Marseille, France, is shaking off its gritty reputation, but at all costs it wants to avoid oversaturation while being attractive enough to bring in tourists.
I was in Marseille for a few days last week, a destination I have not been to before, and I thoroughly enjoyed it.
Warnings were voiced to me before I arrived. That the people from the city were gritty, tough and curt was the principal one. Maybe I was not there long enough, but that concern did not transpire in any form.
I woke up one morning for a run, and my plan was to go from new hotel Nhow Marseille, my host, to the impressive, iconic Notre-Dame de la Garde basilica high on the city’s highest point.
My tourist map clearly showed a route, but once along it I found myself trapped in a lost world of apartments called La Cadenelle. Roads curled uphill and ended 100 feet above where they started; other roads ended in neat gardens or at wall on top of which were more gardens and other roads leading to nowhere.
So labyrinthine were things, there is a shuttle bus that presumably makes sure the residents do not get lost either, and the driver, after I asked him how to escape, took pity on me and drove to a gate, an escape hatch. It was locked, but a resident appeared with a key, and freedom was mine.
In hindsight, I quite enjoyed my residential perambulation.
The resident was off for a coffee, and he invited me. Communication was in his faltering English and my pretty much non-existent French, but it was his kindness, and the shuttle driver’s, too, that shone through.
Maybe this friendliness derives from a Marseille not yet becoming disgruntled by tourism.
That is a concern in several cities in Europe. Amsterdam, Barcelona, Dubrovnik and Venice are nightmarishly weighed down with the generally carbon-copy demands and expectations of the visiting horde.
These cities’ residents have fought back of late with demonstrations.
Marseille, which has seen its visitor numbers increase since it was awarded status as European Capital of Culture in 2013, bans tour groups from certain areas, and I believe this is to stop the inevitable hand-held umbrellas and their entourages from snaking through the cobbled streets. Yes, I know I am being elitist, but I praise the city elders for their visionary stance.
The reason hoteliers, residents and cities do well from tourism is that they are places tourists want to visit, but I am one tourist who does not want to follow if all I see are huge groups the members of which all are wearing identical cruise ship-line jackets.
Time to find some new tourism musts and then protect them somehow from oversaturation, if that is possible. I select Marseille’s upscale residential housing complex La Cadenelle as my first choice of new must-go tourism sites.
I’ll let travel website Far & Wide do my griping for me as to the places to avoid at all costs, and I have no real disagreements with their choices. Then again, if hundreds of thousands of tourists are all queuing up to see the Mona Lisa then they will not be in La Cadenelle or my other new favorite spots (see below) in Marseille.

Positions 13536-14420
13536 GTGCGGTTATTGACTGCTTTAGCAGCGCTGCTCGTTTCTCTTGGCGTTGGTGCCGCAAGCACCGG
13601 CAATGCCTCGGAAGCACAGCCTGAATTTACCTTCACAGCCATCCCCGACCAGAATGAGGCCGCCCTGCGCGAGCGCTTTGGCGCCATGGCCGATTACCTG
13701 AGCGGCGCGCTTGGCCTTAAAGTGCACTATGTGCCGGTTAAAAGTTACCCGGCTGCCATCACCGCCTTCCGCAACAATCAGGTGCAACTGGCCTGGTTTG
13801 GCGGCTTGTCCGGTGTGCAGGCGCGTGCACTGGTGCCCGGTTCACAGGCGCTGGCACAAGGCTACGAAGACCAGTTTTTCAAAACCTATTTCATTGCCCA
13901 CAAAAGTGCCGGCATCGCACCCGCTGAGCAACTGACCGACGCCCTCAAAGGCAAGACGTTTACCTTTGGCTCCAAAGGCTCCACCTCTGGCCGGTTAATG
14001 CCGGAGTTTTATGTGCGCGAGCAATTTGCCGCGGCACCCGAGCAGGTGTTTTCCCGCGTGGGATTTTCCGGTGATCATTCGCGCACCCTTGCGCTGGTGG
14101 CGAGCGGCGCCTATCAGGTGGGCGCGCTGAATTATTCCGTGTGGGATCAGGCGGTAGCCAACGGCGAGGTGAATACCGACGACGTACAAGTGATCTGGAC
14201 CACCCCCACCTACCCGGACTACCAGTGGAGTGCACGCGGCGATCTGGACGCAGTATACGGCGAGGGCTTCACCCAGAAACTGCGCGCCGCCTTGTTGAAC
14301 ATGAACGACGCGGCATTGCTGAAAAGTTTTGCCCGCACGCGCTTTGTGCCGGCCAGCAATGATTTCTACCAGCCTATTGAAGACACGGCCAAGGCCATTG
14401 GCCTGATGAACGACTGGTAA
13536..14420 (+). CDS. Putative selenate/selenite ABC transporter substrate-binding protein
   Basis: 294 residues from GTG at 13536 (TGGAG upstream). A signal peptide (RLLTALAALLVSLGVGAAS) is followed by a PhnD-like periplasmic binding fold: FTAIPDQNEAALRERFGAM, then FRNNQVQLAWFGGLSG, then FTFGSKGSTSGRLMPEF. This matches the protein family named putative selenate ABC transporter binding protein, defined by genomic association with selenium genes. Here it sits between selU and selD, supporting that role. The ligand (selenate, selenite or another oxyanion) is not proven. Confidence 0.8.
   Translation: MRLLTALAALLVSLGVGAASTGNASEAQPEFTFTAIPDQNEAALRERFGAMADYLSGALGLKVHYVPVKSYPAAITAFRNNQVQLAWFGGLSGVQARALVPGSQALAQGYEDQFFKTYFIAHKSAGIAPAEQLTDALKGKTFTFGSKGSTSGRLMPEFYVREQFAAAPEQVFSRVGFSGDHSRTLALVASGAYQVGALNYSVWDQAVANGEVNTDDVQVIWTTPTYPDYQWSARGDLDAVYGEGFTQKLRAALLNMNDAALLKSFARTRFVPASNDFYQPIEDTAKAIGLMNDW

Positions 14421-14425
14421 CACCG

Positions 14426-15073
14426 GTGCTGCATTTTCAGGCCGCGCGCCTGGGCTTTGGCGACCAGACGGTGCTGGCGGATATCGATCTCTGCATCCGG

What four things did I most enjoy in Marseille?
The Anse de Malmousque is a small harbor hidden at the end of a narrow street where residents swim, fish and relax below a line of simple, summer homes. Just across the main road—the Corniche Kennedy that borders the Mediterranean Sea—is another harbor, the more chic Vallon des Auffes where the outdoor chairs and tables of the Pizzeria Chez Jeannot fill up very quickly and the “simple” fisherfolk cottages now sell in the hundreds of thousands of Euros.
The Maison de la Boule, just behind the city’s cathedral, is a small museum opened in 2015 chronicling the history of the game known as pétanque, boules or bocce, depending on where one derives and slight variations in the rules. The museum has a pétanque court to one side, which is great fun. I saw that the highest-grade metal boules themselves cost almost €250 ($295), and I think each players needs three of them. To play pétanque one has to keep ones feet together, so that probably disbars all those tour groups.
The streets of the Vauban and Roucas-Blanc districts to the southeast of Notre-Dame de la Garde basilica are full of interesting shops and businesses, and occasionally glimpses of the basilica appear up steep streets. The basilica is the most-visited site (that makes me a tourist pure and simple) in the city, and it is cool, too, for its stained glass windows of a ship in danger of being sunk by tempestuous waves and howling winds, its mobiles of replica ships and yachts presented by their owners to be blessed and collection of paintings of shipwrecks and drowned mariners.
The village of Les Goudes, almost as far along the Corniche as it will go to the east, is delightful. People from Marseille come here at the weekend, and parking is probably fraught at times, but it all feels hundreds of miles from the city. It is in a national park that features rocky limestone inlets called calanques, and the walk out of the village across a rocky hillock leads to the minute Baie des Singes where it is possible to swim.
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